Ally is an empathetic guide for young children facing their own first days, no matter what or who they imagine themselves to...

READ REVIEW

ALLY-SAURUS & THE FIRST DAY OF SCHOOL

A little girl with a dino-sized imagination joins, and learns to get along with, other kids with their own particular styles on the first day of school.

Ally’s a young girl who knows what she likes: dinosaurs. In fact, her scribbly black-and-white figure is surrounded by crayoned pink spines running down her head and back to her tail, and her feet have pink claws. But will she meet any other dinos at school? “I think you’re going to make a lot of new friends,” her mother reassures her. It takes a while for the other kids’ imaginations to overcome their first-day nervousness, but slowly, their outlines also take on hues and costumes: an astronaut, three princesses, a dragon, a lion, and bespectacled Walter, who loves his new briefcase-shaped lunchbox. Recess is spent acting out these fantasies, and an end-of-the-day trip to the library just may prompt some new adventures for tomorrow. Torrey nicely tackles lots of first-day issues in this imaginative offering—making friends, getting along, keeping an open mind, the everyday routines of kindergarten—and he does so with aplomb. Pastel backgrounds make the multiethnic figures stand out, especially their brightly colored imagined costumes.

Ally is an empathetic guide for young children facing their own first days, no matter what or who they imagine themselves to be. (Picture book. 3-7)

Pub Date: May 5, 2015

ISBN: 978-1-4549-1179-1

Page Count: 32

Publisher: Sterling

Review Posted Online: May 6, 2015

Kirkus Reviews Issue: June 1, 2015

Did you like this book?

No Comments Yet

Lost and found was never so riotously funny or emotionally draining.

DON'T FORGET DEXTER!

A lost toy goes through an existential crisis.

The setup is on the copyright page. Amid the markers of a universally recognizable waiting room—fish tank, chairs against the wall, receptionist’s window, kids’ coloring table—is a tiny orange T. Rex with a dialogue balloon: “Hello?” A turn of the page brings Dexter T. Rexter into close view, and he explains his dilemma directly to readers. He and his best friend came for a checkup, but Jack’s disappeared. Maybe readers can help? But when Jack is still MIA, Dexter becomes disconsolate, believing his friend might have left him behind on purpose; maybe he likes another toy better? Dexter weighs his good qualities against those he lacks, and he comes up short. But when readers protest (indicated by a change in Dexter’s tone after the turn of the page), Dexter gains the determination he needs to make a plan. Unfortunately, though hilariously, his escape plan fails. But luckily, a just-as-upset black boy comes looking for Dexter, and the two are reunited. Ward’s ink, colored-pencil, and cut-paper illustrations give readers a toy’s view of the world and allow children to stomp in Dexter’s feet for a while, his facial expressions giving them lots of clues to his feelings. Readers will be reminded of both Knuffle Bunny and Scaredy Squirrel, but Dexter is a character all his own.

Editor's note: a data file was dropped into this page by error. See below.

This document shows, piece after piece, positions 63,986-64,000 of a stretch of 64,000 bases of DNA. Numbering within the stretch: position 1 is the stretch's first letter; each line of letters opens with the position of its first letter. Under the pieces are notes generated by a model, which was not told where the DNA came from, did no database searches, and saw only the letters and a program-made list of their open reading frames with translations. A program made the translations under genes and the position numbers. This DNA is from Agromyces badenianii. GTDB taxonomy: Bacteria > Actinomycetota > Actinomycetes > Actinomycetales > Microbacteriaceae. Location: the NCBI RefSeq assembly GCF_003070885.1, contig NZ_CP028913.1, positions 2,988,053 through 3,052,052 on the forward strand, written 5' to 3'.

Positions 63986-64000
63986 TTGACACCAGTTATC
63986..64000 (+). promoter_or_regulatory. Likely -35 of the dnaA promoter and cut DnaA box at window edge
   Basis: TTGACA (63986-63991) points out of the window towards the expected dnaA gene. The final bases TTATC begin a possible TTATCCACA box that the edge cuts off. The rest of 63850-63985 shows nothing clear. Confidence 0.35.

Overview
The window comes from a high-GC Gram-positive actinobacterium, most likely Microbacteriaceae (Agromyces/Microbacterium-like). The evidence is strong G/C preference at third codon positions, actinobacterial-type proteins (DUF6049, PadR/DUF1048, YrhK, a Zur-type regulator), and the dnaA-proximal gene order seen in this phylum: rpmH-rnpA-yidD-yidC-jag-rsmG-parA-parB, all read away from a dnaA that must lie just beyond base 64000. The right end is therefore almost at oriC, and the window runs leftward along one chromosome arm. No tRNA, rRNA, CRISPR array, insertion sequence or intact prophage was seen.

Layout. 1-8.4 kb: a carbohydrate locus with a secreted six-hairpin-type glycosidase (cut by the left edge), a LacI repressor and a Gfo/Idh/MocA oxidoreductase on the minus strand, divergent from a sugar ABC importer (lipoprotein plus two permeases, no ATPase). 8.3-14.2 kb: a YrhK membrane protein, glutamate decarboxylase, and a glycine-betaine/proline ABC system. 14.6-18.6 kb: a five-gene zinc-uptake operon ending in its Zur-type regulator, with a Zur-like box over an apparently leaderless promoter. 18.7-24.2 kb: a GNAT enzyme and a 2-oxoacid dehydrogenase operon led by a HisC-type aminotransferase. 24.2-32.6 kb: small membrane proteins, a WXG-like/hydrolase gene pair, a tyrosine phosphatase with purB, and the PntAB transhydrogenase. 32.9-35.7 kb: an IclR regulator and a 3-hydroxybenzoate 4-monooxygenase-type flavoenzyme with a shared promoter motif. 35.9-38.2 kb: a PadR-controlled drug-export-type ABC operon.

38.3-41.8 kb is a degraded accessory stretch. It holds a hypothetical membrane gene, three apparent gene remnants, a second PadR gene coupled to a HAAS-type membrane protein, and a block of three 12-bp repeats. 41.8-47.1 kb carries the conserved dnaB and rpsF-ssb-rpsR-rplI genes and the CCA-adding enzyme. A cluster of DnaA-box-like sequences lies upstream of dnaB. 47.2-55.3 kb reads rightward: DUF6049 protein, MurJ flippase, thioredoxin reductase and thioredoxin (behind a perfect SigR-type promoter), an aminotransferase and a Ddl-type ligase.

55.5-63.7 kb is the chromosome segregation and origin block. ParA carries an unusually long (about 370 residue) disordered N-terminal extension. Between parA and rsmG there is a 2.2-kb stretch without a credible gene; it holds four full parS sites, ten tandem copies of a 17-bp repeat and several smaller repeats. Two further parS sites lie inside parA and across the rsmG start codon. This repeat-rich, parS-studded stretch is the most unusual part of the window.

Lost and found was never so riotously funny or emotionally draining. (Picture book. 3-7)

Pub Date: Jan. 1, 2018

ISBN: 978-1-5420-4727-2

Page Count: 32

Publisher: Two Lions

Review Posted Online: Aug. 2, 2017

Kirkus Reviews Issue: Oct. 1, 2017

Did you like this book?

No Comments Yet

Still, this young boy’s imagination is a powerful force for helping him deal with life, something that should be true for...

OLIVER AND HIS EGG

Oliver, of first-day-of-school alligator fame, is back, imagining adventures and still struggling to find balance between introversion and extroversion.

“When Oliver found his egg…” on the playground, mint-green backgrounds signifying Oliver’s flight into fancy slowly grow larger until they take up entire spreads; Oliver’s creature, white and dinosaurlike with orange polka dots, grows larger with them. Their adventures include sharing treats, sailing the seas and going into outer space. A classmate’s yell brings him back to reality, where readers see him sitting on top of a rock. Even considering Schmid’s scribbly style, readers can almost see the wheels turning in his head as he ponders the girl and whether or not to give up his solitary play. “But when Oliver found his rock… // Oliver imagined many adventures // with all his friends!” This last is on a double gatefold that opens to show the children enjoying the creature’s slippery curves. A final wordless spread depicts all the children sitting on rocks, expressions gleeful, wondering, waiting, hopeful. The illustrations, done in pastel pencil and digital color, again make masterful use of white space and page turns, although this tale is not nearly as funny or tongue-in-cheek as Oliver and His Alligator (2013), nor is its message as clear and immediately accessible to children.

Still, this young boy’s imagination is a powerful force for helping him deal with life, something that should be true for all children but sadly isn’t. (Picture book. 3-5)

Pub Date: July 1, 2014

ISBN: 978-1-4231-7573-5

Page Count: 40

Publisher: Disney-Hyperion

Review Posted Online: May 19, 2014

Kirkus Reviews Issue: June 1, 2014

Did you like this book?

No Comments Yet
more